There are minibuses (dolmuş) from Urfa, about two and a half to three hours away.
Although there is a small train station just south of the city, it's currently not used and the nearest cities with a regular train connection—as far as passenger trains are concerned at least—to the rest of the country is Gaziantep to west and Batman to north.
The city is connected to the surrounding region with well-paved highways, except for a 100-km section east of Urfa which is full of potholes.
Hitchhiking from Urfa is very easy, thanks to the hospitality of the local people.
Blue minibuses (dolmuş) connect the Yenişehir suburb (lit. "New City", newer and lower suburb at the entrance of the city) with the old city (Eski Mardin). They cost 0.90 TL/person. The steep road between new and old cities might be taken in 30-40 minutes on foot, however it will be a very demanding walk for sure, especially during the peak of summer heat.
Old city is small enough to be negotiated on foot, with the distance between one end to another not exceeding half an hour on the main street. And you will certainly not find any vehicle of any kind on twisty and staired narrow alleys.
All sights of Mardin are located in old city.
Several banks have branches on the main street of old city, complete with ATMs on the exterior walls.
There is a big-box type store (Migros) in Yenişehir, right at the beginning of the ascent towards the old city.
Stores in old city are closed by 9-10PM (even those few that are offering alcoholic beverages, which are typically open till late at night in western Turkey), so make sure you have enough supplies of snacks and drinks (especially water!) for the night.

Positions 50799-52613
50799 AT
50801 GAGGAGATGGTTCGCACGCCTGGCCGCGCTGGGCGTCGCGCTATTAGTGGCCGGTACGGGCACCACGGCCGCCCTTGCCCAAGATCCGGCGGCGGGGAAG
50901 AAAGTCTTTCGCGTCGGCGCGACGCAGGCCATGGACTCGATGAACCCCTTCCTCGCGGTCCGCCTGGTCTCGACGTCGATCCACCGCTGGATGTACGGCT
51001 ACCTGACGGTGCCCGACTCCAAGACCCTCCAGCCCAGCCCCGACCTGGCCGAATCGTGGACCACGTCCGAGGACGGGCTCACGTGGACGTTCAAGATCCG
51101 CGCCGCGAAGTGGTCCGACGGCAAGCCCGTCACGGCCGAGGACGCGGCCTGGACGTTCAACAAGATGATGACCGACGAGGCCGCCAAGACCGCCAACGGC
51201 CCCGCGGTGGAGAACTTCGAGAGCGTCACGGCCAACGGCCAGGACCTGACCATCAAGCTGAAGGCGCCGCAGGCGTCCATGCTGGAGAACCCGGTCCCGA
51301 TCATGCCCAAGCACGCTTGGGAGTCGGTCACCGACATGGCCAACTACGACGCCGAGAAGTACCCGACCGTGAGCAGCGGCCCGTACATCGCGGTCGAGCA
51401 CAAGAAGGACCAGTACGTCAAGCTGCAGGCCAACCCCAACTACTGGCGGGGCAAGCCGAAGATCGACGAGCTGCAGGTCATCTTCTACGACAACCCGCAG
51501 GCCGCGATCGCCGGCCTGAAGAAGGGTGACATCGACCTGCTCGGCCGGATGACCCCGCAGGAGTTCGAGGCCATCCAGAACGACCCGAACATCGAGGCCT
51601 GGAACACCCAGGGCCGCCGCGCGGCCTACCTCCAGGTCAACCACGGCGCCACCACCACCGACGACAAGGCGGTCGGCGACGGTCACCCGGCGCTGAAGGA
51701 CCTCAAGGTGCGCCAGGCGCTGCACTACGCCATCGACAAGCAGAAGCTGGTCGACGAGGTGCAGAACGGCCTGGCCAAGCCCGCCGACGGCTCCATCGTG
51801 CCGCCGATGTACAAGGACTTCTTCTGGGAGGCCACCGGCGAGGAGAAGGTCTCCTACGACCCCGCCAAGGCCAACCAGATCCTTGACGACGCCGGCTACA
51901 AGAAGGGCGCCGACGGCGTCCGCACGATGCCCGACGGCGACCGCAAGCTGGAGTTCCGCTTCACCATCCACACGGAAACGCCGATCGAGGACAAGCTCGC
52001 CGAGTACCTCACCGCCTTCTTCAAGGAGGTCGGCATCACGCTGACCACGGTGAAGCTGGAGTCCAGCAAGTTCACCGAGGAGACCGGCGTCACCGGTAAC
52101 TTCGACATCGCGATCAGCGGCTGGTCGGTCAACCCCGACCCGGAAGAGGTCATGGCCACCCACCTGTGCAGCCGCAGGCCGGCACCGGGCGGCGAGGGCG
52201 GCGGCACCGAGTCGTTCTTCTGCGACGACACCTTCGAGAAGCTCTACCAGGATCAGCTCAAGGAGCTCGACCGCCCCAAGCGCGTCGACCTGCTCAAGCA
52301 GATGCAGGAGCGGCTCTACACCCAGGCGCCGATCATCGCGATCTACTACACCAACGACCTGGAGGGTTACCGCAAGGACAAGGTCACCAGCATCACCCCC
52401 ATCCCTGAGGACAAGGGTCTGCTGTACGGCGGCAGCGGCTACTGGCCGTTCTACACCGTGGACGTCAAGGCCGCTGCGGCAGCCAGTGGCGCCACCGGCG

Local tap water is far too chalky to be tasty and may be unsafe to drink. Buy bottled water instead.
Booking in summer months, especially at weekends, is important since Mardin attracts more and more travellers day by day but there are not lots of places to stay.
The safety situation has been vastly improved since 90's, and Mardin, as well as the surrounding area, seems to be a very safe place with an (overly) heavy presence of policemen in old city.
Mardin's telephone code is (+90) 482.
There are also a couple more internet cafes on the main street of old city.
There is a tourism information office (Turizm İrtibat Bürosu) on the main square of old city, run by students of a local high school. They also offer free internet.
If you are hitchhiking toward Urfa, it will be easiest to take an inexpensive dolmus/minibus from the Mardin otogar/bus station to Kiziltepe, a town just south of Mardin. The bus station in Kiziltepe is right near the dusty highway toward Urfa. You may have to walk a bit to get out of town, or just start flagging and try to get a ride to the edge of town (if the ride isn't going the whole way). If you wear a Kurdish kuffiya, you won't have any problems finding a ride and plenty of goodwill.